Per Manitoba's public health order, restaurants in Winnipeg were unable to offer dine-in service to customers for over three months. (Lyzaville Sale/CBC)

"Many restaurant owners are still struggling under the weight of health restrictions that have drastically reduced their ability to earn revenue," Gillingham, who is also committee chair, said in the release.

"Waiving the summer patio fees expands on the business supports included in the 2021 budget that create jobs and strengthen our local economy."

If the motion is approved at Friday's meeting, the proposal will move to the Executive Policy Committee where it would be voted on by city council.

Changes to library holds pickup service, arena reopenings upcoming

The city is changing holds pickup service at its libraries and reopening some arenas Monday, it announced in a news release.

Library customers will be able to enter Winnipeg Public Library branches to pick up books on hold, return borrowed items and register for or update a membership, the release says.

Up until now, the service has been more of a curbside pickup, said Jay Shaw, the city's assistant chief of emergency management, during a news conference.

"We're starting that phased approach to be able to get everything reopened with all of our safety precautions," Shaw said.

Anyone with COVID-19 symptoms will not be allowed to enter a library. Those who are cleared to enter must sanitize their hands, wear a face mask and maintain physical distancing at all times. (Jaison Empson/CBC)

Anyone entering the library will have to complete a self-assessment for COVID-19 symptoms. Anyone who is symptomatic will not be allowed to enter, the release says. Those who do enter a library will have to sanitize their hands, wear a face mask and maintain physical distancing.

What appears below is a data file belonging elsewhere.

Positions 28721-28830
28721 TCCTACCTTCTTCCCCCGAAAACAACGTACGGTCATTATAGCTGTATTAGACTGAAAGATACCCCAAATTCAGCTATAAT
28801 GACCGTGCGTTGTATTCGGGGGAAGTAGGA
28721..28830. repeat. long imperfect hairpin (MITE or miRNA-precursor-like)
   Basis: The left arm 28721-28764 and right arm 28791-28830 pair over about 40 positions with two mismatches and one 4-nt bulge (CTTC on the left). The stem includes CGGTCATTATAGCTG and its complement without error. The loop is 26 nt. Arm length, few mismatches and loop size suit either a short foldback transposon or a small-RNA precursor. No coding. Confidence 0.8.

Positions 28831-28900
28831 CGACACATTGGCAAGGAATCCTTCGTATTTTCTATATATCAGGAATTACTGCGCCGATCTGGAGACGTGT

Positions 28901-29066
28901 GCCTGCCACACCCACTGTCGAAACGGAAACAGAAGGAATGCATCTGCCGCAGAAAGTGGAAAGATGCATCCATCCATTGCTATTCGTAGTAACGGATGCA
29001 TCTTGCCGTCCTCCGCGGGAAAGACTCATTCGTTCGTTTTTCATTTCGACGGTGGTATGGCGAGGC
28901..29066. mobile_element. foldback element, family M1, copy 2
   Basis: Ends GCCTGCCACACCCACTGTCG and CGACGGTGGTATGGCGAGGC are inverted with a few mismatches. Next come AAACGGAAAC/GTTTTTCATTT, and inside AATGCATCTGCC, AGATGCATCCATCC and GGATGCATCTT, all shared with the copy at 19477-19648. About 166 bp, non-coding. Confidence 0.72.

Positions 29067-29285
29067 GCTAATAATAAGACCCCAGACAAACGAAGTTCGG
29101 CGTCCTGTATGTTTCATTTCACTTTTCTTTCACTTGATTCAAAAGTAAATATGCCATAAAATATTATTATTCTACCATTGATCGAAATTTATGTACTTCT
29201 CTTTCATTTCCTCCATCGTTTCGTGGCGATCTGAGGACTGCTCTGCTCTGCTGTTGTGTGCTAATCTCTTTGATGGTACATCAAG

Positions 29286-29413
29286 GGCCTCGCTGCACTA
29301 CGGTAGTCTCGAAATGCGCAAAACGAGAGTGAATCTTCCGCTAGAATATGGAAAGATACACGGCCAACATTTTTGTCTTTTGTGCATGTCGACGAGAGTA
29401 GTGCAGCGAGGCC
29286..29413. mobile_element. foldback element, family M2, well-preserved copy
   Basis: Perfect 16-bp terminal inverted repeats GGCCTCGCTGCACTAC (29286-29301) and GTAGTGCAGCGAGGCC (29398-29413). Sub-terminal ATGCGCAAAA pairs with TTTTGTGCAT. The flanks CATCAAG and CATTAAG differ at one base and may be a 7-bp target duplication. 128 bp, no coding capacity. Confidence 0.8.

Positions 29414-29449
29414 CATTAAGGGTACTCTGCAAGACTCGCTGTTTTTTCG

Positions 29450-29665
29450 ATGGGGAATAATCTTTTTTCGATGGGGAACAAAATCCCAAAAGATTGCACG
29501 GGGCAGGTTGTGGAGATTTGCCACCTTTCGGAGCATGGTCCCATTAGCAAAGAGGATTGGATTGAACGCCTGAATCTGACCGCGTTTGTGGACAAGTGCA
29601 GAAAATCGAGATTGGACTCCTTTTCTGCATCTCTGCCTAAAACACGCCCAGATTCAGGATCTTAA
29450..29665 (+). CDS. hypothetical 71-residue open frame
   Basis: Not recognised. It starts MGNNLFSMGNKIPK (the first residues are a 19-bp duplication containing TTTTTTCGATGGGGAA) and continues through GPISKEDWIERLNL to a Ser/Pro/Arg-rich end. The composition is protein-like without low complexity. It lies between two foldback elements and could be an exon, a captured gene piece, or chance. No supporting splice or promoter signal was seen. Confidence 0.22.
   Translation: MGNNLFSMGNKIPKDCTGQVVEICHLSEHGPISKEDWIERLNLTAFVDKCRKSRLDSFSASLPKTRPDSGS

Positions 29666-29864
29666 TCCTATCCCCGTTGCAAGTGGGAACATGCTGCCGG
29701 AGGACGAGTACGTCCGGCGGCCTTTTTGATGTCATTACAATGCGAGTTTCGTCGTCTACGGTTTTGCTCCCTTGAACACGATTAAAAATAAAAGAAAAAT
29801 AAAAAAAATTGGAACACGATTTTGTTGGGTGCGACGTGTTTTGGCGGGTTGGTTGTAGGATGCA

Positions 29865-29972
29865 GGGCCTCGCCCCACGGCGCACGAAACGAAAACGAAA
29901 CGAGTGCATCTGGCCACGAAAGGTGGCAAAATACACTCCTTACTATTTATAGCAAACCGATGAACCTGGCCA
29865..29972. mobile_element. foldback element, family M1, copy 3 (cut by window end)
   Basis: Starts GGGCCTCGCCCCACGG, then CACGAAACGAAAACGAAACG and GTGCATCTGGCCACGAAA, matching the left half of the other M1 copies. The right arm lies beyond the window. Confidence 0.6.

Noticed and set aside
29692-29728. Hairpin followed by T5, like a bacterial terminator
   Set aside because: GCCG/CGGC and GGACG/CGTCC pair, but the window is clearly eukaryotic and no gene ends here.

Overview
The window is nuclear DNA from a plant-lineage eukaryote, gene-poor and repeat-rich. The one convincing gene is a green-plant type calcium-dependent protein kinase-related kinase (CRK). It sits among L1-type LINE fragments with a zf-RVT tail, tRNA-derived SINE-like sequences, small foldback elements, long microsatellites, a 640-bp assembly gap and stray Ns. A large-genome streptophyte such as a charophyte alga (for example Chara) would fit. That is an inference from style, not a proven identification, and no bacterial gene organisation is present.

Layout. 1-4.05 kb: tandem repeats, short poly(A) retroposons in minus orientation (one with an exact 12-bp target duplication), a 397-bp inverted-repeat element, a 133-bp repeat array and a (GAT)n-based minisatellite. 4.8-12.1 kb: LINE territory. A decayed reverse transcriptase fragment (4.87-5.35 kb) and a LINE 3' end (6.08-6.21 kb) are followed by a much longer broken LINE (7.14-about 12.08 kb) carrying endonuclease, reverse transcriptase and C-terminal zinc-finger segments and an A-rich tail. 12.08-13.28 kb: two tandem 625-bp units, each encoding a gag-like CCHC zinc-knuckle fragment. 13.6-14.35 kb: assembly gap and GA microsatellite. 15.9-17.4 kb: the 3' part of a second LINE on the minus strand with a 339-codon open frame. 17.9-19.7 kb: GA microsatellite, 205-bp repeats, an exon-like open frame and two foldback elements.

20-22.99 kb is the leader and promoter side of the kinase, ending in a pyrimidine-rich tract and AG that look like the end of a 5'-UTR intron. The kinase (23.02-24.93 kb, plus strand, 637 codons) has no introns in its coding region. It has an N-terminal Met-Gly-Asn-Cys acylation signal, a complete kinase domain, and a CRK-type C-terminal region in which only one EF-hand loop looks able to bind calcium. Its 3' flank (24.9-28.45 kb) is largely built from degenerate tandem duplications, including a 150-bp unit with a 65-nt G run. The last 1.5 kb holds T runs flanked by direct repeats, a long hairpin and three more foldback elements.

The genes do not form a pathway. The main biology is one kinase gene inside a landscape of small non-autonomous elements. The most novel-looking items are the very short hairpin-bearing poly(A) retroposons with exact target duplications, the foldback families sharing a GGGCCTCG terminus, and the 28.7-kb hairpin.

The only libraries exempted from the upcoming changes are the Cornish Library, which is under renovation, and the River Heights Library on Corydon Avenue, which closes permanently Saturday at 5 p.m., the release says.

Holds placed at the River Heights Library that are not picked up when it shuts down will be moved to Charleswood Library on Roblin Boulevard. Any borrowed items not returned by 5 p.m. Saturday can be returned at any other open library, the release says.

Meanwhile, four arenas — Eric Coy, Century, Terry Sawchuk and River East arenas — will be opening Monday at 25 per cent capacity for casual ice use.

Visitors will have to abide by public health orders and provide contact information when they enter the facility, in case contact tracing is required.


Nicholas Frew is an online reporter with CBC Edmonton who focuses mainly on data-driven stories. Hailing from Newfoundland and Labrador, Frew moved to Halifax to attend journalism school. He has previously worked for CBC newsrooms in Manitoba and Saskatchewan. Before joining CBC, he interned at the Winnipeg Free Press. You can reach him at

With files from Sean Kavanagh and Sam Samson